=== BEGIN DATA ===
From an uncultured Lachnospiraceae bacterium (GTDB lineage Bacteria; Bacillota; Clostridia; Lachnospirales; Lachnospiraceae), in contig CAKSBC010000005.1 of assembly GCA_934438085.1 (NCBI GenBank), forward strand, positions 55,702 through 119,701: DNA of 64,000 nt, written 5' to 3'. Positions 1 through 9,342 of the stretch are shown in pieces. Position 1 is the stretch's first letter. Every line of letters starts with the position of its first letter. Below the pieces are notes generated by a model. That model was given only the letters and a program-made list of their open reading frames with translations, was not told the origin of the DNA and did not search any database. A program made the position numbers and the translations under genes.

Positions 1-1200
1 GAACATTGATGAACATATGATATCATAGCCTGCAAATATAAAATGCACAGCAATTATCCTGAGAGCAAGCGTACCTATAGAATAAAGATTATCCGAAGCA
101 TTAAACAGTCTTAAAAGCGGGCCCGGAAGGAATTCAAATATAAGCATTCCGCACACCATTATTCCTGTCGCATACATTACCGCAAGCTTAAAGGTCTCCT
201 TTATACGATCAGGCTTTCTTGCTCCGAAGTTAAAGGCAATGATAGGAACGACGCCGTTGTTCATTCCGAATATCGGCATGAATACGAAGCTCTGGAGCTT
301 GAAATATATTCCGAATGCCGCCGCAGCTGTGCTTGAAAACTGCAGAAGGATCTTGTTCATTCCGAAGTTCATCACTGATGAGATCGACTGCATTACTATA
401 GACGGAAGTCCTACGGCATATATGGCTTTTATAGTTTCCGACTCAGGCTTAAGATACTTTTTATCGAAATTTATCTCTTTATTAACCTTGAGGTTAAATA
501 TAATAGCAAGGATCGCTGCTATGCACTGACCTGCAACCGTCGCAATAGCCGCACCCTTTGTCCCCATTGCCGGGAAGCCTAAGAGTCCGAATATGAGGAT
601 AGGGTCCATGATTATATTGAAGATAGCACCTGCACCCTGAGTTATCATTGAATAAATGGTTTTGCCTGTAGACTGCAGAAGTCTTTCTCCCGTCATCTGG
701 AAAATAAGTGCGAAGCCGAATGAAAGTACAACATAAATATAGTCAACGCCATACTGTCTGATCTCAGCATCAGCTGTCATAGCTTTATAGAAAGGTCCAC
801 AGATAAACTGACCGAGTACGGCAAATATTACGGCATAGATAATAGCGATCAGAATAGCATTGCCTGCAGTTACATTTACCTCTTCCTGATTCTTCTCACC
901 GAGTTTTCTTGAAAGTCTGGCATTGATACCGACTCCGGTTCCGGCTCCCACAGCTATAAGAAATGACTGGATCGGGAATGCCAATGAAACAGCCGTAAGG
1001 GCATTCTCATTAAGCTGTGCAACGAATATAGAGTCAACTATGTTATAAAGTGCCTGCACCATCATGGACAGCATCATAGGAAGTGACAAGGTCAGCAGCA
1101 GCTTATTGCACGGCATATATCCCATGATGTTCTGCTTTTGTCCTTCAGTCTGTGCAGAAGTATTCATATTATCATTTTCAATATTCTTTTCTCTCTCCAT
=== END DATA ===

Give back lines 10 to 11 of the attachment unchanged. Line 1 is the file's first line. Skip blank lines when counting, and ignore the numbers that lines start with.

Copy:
701 AAAATAAGTGCGAAGCCGAATGAAAGTACAACATAAATATAGTCAACGCCATACTGTCTGATCTCAGCATCAGCTGTCATAGCTTTATAGAAAGGTCCAC
801 AGATAAACTGACCGAGTACGGCAAATATTACGGCATAGATAATAGCGATCAGAATAGCATTGCCTGCAGTTACATTTACCTCTTCCTGATTCTTCTCACC